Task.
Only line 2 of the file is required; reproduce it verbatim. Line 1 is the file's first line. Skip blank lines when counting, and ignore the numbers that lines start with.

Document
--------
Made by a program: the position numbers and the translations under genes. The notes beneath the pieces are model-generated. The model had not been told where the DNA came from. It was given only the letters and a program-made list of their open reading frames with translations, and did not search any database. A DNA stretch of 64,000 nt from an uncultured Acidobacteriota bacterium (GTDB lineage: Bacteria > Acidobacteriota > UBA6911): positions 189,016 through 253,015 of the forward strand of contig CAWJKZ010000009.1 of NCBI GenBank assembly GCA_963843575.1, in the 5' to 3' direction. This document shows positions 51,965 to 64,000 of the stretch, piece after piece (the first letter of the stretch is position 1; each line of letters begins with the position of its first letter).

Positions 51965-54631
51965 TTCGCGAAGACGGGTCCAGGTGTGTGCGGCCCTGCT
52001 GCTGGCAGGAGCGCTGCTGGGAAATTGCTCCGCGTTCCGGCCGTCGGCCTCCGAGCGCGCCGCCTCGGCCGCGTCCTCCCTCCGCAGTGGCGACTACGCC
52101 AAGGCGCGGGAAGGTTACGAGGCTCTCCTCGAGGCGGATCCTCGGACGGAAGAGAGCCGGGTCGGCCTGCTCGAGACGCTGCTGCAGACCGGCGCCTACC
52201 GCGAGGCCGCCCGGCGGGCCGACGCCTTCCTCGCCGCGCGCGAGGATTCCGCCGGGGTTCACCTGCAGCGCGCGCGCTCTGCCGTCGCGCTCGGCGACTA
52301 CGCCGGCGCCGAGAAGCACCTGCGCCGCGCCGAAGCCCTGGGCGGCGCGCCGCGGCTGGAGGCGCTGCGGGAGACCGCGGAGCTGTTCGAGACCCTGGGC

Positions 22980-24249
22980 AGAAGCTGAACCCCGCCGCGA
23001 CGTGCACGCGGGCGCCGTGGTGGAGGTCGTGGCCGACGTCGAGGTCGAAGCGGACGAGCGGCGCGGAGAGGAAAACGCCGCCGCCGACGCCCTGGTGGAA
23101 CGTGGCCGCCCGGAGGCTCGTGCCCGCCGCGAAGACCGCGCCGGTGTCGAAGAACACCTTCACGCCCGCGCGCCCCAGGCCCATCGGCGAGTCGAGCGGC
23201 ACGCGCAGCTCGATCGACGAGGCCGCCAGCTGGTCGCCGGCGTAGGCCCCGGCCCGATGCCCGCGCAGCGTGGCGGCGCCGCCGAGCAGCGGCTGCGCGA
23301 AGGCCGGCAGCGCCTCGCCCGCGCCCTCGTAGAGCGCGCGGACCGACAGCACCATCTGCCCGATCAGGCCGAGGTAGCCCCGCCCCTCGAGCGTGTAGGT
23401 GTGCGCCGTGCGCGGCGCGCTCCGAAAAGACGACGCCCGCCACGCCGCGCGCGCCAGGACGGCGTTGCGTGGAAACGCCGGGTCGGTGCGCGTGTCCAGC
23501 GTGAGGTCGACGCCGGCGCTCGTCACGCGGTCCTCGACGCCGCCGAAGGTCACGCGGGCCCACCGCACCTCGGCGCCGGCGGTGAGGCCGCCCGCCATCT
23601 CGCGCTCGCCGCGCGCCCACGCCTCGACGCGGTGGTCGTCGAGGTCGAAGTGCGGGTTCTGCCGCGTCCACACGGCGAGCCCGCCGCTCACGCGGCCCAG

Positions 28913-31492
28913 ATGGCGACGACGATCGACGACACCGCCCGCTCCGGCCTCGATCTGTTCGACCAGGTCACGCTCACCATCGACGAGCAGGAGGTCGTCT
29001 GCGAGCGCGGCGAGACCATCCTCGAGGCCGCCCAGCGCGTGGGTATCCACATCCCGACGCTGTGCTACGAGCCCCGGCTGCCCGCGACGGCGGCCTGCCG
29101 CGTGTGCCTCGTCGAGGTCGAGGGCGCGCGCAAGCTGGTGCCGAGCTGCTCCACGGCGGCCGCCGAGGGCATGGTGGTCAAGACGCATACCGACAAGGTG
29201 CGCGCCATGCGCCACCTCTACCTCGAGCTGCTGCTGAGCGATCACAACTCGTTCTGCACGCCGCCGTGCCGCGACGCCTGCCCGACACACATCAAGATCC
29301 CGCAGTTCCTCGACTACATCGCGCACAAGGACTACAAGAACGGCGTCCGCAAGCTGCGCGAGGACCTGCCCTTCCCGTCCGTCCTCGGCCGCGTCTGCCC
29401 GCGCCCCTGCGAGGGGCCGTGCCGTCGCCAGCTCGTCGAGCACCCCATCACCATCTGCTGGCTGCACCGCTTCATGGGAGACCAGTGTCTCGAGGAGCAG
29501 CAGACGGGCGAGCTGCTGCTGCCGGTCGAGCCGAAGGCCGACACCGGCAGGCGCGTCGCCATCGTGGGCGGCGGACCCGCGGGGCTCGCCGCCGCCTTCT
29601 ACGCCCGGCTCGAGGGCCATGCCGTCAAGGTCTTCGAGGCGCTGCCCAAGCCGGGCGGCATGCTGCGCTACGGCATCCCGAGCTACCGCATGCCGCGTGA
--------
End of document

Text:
Positions 51965-54631